On the GPT Store page, select “+Create.” You will see two tabs on the left – create and configure. “Create” lets you write a prompt saying what you want the GPT to do. OpenAI’s learning models will attempt to create something for that purpose.

Use the Configure tab to refine the custom GPT with unique instructions (what it needs to do), capabilities (such as web surfing, using Dall-E for image generation, access the code interpreter), and actions (code unique actions, like exporting a PDF or checking the weather.)

As you add prompts and instructions to your custom GPT, the right-side panel lets you preview your new AI assistant.

Though the custom ChatGPT possibilities are endless, you’ve got to pick at least a few to try. If they don’t work well for you, revise and try again until you get what you need for your content business.

– Ann Gynn

Looking for more ways to use AI in your content business? CEX 2024 has a whole track (and pre-event workshop, too) dedicated to AI. Be sure to join us next month to learn how AI can up your content entrepreneur game. Register now!

Helpful Resources:

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5 things from the tilt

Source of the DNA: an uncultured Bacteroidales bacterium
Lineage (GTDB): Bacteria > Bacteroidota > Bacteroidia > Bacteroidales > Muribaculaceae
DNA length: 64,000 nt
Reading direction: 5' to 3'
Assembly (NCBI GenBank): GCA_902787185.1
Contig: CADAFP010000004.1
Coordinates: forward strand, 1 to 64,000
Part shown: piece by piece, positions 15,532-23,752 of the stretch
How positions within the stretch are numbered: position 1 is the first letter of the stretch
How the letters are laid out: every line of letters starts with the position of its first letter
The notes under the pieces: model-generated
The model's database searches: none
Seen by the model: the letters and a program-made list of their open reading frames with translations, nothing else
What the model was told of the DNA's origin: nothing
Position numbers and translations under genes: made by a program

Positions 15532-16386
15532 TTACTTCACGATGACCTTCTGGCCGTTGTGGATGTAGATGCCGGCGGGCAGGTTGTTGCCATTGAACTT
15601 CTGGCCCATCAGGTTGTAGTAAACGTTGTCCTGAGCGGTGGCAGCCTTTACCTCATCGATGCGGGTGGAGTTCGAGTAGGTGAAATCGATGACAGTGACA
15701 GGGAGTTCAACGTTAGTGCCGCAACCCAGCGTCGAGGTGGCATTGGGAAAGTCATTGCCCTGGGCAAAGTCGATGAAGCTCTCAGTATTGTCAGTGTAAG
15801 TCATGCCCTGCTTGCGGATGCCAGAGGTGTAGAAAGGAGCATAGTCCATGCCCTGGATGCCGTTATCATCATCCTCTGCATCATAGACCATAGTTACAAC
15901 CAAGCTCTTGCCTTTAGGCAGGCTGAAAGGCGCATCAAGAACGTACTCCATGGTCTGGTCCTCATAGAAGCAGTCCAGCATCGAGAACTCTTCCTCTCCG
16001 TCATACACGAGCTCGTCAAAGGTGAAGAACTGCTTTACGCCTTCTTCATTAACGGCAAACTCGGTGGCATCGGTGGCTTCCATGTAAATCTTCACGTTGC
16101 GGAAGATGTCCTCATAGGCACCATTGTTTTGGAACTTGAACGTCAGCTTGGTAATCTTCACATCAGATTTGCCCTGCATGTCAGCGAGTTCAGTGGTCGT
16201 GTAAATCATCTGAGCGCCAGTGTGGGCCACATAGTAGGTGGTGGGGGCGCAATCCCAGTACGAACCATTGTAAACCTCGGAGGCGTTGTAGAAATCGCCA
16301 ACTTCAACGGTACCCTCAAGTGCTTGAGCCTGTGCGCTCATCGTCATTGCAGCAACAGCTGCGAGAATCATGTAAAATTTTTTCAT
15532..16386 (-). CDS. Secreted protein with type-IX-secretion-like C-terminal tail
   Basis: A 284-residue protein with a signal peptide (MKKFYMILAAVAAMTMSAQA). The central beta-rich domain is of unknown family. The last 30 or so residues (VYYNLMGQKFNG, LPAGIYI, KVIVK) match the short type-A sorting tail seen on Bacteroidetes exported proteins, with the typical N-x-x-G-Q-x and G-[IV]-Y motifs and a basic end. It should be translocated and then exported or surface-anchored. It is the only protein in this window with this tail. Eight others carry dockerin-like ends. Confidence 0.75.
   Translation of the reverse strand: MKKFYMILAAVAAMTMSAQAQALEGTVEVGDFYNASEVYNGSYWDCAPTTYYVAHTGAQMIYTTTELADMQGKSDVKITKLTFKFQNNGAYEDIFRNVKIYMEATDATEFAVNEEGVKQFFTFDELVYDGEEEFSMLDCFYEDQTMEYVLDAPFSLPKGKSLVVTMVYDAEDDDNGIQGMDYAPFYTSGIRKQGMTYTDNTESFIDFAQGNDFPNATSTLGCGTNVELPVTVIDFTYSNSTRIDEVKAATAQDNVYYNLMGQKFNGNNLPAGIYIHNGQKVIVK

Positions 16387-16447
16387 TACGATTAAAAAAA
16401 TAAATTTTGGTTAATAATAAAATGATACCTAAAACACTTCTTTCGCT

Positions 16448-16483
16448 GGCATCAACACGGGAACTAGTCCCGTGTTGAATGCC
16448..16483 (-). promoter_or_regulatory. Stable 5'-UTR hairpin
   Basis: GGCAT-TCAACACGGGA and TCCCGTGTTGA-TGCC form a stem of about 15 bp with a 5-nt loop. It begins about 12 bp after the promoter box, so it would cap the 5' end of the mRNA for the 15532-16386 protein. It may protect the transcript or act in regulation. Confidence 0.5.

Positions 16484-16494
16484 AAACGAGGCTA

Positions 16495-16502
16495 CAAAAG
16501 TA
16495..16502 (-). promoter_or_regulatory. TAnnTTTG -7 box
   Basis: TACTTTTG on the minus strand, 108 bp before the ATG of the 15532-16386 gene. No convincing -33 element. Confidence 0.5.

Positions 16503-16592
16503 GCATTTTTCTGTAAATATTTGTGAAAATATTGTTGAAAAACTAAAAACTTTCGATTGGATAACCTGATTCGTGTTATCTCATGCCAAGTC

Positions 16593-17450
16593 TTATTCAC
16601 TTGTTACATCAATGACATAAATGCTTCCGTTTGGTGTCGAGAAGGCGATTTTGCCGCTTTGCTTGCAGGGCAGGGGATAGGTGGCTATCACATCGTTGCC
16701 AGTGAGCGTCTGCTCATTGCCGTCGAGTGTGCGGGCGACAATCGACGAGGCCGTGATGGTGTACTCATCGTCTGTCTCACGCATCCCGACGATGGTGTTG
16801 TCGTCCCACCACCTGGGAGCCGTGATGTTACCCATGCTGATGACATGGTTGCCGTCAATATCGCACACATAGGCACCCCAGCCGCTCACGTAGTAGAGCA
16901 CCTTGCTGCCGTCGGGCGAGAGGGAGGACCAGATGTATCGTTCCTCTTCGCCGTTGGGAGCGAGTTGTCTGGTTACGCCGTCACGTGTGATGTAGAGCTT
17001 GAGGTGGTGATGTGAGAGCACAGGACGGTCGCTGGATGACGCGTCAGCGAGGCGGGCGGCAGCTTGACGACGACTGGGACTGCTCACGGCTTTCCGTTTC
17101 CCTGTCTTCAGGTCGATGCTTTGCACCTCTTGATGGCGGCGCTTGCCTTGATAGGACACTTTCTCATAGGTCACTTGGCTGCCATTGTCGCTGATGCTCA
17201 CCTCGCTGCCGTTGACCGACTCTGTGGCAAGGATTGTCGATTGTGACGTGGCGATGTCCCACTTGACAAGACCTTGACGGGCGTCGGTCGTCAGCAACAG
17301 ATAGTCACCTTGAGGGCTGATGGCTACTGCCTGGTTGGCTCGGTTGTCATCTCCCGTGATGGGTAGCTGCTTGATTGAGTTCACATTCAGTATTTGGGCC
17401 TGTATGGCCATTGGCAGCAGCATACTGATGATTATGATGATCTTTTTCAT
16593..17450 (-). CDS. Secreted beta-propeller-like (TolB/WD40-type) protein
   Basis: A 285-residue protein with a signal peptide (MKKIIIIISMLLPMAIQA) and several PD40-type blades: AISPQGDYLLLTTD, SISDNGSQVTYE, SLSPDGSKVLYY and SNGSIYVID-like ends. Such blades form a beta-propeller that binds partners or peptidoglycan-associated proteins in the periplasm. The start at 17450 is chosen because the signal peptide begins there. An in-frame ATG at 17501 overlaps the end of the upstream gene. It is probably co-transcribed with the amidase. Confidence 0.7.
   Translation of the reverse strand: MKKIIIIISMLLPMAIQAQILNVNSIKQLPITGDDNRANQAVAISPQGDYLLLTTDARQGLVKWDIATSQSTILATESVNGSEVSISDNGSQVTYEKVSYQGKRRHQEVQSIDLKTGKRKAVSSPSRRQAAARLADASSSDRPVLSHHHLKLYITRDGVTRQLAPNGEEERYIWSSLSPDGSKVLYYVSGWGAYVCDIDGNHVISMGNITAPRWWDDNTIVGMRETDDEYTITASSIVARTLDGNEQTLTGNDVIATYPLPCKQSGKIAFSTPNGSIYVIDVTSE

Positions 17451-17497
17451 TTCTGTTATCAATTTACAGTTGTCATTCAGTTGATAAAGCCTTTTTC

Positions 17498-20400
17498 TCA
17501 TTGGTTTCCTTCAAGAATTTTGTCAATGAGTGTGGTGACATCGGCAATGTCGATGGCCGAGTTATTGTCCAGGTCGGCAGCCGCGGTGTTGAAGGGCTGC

5 things to know

  • Startup Surge: Investments in US creator economy startups nearly doubled in Q1 to $341M. Last year, they dropped over 40% each quarter. [The Information]
    Tilt Take: Investors may have paused a bit last year, but they are still bullish on the creator economy potential.
  • Excuses, excuses: Ofcom’s annual UK survey about podcast use found more than 20% of those who say they don’t listen give these reasons: “I do other activities more,” “I lost interest in the content of the podcasts,” “I don’t have enough time to listen to podcasts,” “I can’t find any podcasts that interest me,” and “I find podcasts are usually too long.” [Adam Bowie]
    Tilt Take: Boil all those reasons to this: “I don’t know of any podcast that provides what I really want to consume.” Is that a promotion or content problem for podcasters?
Tech and Tools
  • Paid value: LinkedIn is experimenting with a premium subscription for company pages. Benefits include AI to write content, new tools to increase follower counts, and other features to raise the company’s profile on the platform. [Tech Crunch]
    Tilt Take: At a proposed $99 a month, the service will need to prove its worth before most invest in the option.
  • Share and share: Flipboard announced a fediverse integration to 400 creators and over 11,000 curated magazines. That means Flipboard users can share and connect about the content on networks like Mastodon and Threads. [Lindsey Gamble]
    Tilt Take: The integration allows one company to connect (and benefit from) other companies’ platforms.
And Finally
  • Punctuated penalty: TikTok updated eligibility for its For You discovery feature. Creators who repeatedly violate For You feed standards could see their accounts ineligible for For You consideration. [TikTok]
    Tilt Take: Seems like a no-brainer cause and effect.